In Iseke village, Ikungi district, Tanzania, a group of young female entrepreneurs is making liquid soap as a means of income and safeguarding their community during the Covid-19 pandemic. Jerry Danny, Charles Mnyororo, Emmanuel Hamis and Emmanuel Msumba report. [more...]
There is tremendous economic growth potential for agricultural enterprises in East Africa, but expansion depends on their receiving appropriate support - including training on how to be climate-smart. [more...]
Early warning systems for severe weather in coastal Tanzania can do more than save lives and property - they can help people boost their economic productivity too, according to a new study from Weather and Climate Information Services in Africa (WISER). [more...]
As more and more people live in settlements that are particularly vulnerable to extreme weather, one initiative in Kenya and Tanzania aims to mitigate the danger by working closely with communities. [more...]
This paper, Safety Nets Simplified: Simulated Decision - Making in Volatile Developing Economies, outlines how the design of a game enables this particular community to engage and understand the productive social safety net (PSSN)’s complex system in order to make informed decisions that will improve their real-world livelihood. [more]…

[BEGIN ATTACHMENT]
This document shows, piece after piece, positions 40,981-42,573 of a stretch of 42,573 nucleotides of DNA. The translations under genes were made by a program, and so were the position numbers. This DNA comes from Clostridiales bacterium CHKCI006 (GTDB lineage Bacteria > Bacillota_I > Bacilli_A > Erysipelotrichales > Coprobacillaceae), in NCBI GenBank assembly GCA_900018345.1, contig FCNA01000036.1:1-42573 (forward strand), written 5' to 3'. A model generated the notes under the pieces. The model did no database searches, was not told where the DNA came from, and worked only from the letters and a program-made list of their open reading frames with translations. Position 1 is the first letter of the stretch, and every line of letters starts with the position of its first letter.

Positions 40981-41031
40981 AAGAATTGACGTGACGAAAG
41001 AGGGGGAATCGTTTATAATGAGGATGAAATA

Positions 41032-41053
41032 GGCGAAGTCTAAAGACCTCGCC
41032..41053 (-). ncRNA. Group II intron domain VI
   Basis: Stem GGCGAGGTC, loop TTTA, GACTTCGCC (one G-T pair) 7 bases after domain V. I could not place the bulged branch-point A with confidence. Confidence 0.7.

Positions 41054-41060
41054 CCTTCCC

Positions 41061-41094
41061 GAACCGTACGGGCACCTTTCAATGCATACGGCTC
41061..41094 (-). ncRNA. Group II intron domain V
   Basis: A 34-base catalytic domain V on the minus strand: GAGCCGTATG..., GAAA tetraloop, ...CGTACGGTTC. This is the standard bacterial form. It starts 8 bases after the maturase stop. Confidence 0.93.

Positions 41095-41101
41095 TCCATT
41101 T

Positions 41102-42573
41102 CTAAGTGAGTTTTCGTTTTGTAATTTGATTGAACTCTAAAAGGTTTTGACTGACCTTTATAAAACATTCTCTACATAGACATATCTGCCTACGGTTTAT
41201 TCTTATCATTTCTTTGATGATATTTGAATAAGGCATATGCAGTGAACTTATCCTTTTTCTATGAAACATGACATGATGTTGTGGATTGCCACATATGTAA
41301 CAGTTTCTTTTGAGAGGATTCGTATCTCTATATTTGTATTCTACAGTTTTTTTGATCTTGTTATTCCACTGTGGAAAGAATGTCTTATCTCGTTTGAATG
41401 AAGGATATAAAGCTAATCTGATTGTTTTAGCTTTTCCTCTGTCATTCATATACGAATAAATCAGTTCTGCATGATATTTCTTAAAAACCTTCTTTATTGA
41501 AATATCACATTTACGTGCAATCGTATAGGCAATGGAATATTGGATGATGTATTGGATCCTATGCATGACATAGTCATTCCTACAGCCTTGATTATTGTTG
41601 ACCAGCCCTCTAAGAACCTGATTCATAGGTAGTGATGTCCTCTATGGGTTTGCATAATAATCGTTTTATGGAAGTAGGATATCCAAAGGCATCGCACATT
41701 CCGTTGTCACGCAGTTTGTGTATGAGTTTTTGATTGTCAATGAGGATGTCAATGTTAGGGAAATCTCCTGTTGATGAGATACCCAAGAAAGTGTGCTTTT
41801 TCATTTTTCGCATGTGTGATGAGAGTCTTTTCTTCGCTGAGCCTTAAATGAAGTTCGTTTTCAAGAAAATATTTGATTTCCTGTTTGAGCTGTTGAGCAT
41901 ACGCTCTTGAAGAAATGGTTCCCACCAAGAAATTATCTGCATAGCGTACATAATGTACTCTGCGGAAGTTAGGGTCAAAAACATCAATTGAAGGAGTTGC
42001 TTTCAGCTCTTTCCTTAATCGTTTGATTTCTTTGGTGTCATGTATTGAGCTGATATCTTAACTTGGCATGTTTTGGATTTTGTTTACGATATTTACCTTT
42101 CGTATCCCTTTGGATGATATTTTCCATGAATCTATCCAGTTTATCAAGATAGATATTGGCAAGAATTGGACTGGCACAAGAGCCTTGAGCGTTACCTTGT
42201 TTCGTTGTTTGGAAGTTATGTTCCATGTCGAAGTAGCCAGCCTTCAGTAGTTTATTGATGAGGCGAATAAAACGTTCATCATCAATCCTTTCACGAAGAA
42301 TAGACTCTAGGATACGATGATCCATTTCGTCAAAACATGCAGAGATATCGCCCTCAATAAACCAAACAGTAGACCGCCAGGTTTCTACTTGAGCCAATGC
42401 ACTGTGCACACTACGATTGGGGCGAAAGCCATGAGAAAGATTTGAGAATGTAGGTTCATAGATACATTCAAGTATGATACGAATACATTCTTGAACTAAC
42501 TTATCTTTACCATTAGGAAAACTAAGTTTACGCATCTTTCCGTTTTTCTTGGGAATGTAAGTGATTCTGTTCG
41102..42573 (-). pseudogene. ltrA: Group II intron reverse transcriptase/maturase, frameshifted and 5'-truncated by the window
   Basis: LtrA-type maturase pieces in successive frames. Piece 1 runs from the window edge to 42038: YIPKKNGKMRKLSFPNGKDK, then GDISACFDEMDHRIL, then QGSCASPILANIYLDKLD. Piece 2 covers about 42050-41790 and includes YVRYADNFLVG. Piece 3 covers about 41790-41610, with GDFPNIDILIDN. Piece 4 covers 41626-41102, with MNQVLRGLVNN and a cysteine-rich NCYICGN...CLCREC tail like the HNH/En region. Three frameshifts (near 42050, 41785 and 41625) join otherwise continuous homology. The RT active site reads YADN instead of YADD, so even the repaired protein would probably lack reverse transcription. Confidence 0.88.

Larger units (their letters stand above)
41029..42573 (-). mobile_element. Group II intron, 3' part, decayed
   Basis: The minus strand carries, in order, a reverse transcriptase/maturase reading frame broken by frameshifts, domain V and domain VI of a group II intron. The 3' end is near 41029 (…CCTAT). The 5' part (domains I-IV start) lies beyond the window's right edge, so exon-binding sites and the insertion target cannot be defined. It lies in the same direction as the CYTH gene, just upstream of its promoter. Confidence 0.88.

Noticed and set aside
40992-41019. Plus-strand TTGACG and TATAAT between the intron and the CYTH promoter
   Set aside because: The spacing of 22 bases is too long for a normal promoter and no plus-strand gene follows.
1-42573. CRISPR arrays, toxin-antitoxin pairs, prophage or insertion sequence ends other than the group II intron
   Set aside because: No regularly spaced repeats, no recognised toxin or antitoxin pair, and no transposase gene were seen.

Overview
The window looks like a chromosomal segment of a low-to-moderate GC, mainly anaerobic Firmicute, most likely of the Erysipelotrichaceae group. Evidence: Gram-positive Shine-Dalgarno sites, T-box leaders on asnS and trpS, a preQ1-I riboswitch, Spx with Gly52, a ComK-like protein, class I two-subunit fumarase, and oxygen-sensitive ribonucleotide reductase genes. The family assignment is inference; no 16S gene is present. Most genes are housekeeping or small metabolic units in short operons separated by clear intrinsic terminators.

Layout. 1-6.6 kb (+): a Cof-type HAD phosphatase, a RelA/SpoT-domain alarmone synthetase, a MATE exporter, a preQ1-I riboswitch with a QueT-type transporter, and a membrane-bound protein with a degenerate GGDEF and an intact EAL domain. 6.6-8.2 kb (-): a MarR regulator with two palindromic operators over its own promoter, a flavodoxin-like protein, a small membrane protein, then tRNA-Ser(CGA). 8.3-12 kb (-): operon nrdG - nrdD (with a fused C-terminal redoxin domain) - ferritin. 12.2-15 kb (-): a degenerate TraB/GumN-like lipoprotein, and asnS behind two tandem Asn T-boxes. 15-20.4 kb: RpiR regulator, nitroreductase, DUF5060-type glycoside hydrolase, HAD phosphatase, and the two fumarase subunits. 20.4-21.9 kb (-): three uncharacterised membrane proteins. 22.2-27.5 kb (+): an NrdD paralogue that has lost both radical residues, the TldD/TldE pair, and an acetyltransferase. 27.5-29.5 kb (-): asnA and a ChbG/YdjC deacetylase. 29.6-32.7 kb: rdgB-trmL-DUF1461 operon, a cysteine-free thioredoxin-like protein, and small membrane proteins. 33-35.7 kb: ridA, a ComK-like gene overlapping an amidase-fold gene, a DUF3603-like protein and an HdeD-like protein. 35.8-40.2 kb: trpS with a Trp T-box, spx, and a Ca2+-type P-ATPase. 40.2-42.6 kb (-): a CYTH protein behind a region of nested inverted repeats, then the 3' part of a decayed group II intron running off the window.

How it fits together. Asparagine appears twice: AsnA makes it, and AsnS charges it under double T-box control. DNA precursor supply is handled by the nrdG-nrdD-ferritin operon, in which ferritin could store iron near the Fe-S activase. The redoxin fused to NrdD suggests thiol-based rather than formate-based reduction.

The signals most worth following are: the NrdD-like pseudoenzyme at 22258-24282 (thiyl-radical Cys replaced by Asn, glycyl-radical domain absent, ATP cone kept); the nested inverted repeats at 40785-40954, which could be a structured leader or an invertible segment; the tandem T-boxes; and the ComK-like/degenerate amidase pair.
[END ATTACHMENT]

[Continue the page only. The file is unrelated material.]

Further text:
To accompany the report What’s in it for Africa, CDKN is offering high-quality images for use by developing country journalists when writing on the contents of the report. This image shows a farmer tending her field of cassava in the village of Tiniu, near Mwanza, northern Tanzania. [more]…
Resources from our partners
The book synthesises the ESPA programme's compelling evidence on ecosystems and wellbeing. It addresses the evolving framings and contexts of ecosystem services for poverty alleviation, reviews the impacts of ongoing drivers of change and presents new ways to achieve sustainable wellbeing, equity, diversity, and resilience.
The dependence of the world’s poorest people on the environment and their contribution to its stewardship are often ‘hidden’ in public debates and decision-making processes. Trade-offs and any potential human costs must be understood and explicitly addressed. An environmental justice approach can help achieve this.